Argus was originally known for making the 35mm camera popular in America through their highly affordable A and C3 series cameras. But they certainly noticed the big craze over Kodak's new 126 film cartridge which debuted in 1963 and sold 12 million Kodak cameras by 1966.
Argus entered the 126 camera market in 1964 with the Argus 260. The Instant Load 284 was released in 1967 as the top end of the Argus 126 cartridge lineup and originally sold for $87. At this stage in its history, Argus was having other manufacturers make a lot of its models and the 284 was made in Japan by Sedic. It has a hot shoe, a flash cube socket and a PC socket - this is the most options for flash on any camera I own!
It has a CdS cell that could be used to automatically set the shutter speed and aperture. The CdS cell on mine no longer really works accurately enough to use the automatic setting. Fortunately, the 284 has manual aperture settings from f/2.8 to f/22. The shutter speed without a battery appears to be around 1/50. It has two battery compartments, one for the button sized air-cell that drives the CdS meter and another for the obsolete PX-825 batteries to power the flash cube.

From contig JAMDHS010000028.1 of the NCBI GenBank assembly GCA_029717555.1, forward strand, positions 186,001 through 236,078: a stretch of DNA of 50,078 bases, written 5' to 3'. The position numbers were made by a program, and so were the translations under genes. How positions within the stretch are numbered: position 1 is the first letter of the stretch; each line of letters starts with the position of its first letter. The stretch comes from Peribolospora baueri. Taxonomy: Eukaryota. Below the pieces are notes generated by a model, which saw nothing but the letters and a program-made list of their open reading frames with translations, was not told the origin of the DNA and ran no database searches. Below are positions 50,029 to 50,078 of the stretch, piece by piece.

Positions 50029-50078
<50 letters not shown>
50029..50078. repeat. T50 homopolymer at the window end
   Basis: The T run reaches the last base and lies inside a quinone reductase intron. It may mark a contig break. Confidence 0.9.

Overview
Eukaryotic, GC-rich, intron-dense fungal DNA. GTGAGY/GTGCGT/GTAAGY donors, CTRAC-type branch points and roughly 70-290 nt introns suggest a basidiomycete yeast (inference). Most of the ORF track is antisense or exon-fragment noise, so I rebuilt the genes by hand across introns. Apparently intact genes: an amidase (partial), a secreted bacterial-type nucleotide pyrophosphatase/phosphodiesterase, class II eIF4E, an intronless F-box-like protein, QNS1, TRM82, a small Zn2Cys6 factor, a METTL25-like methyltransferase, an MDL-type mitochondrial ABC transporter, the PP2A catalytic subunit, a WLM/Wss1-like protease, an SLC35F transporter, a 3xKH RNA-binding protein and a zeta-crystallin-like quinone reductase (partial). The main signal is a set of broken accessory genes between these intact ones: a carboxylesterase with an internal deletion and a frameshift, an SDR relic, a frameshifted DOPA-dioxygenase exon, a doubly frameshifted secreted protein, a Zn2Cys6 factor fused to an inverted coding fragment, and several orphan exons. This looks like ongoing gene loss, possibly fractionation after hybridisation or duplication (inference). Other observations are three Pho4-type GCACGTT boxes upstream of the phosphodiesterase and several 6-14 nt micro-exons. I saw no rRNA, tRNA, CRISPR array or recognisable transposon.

Focusing is by distance scale, there is no built in rangefinder. Fortunately the distance markings are both on the lens and viewable through the viewfinder. The 40mm lens gives a reasonably sharp center picture, but noticeably softer as you move away from the center. Overall, much better than a Kodak Instamatic 104 and even better than Kodak's top of the line Instamatic 500, although the 284 is much bigger and heavier than either of the Kodaks. The lens is threaded to directly take a Series VI retaining ring so you can either use Series VI filters and hoods or a 44mm to 49mm step up ring to use more modern filters.
Here are a couple of sample photos from the 284 taken on Kodak T-Max 100: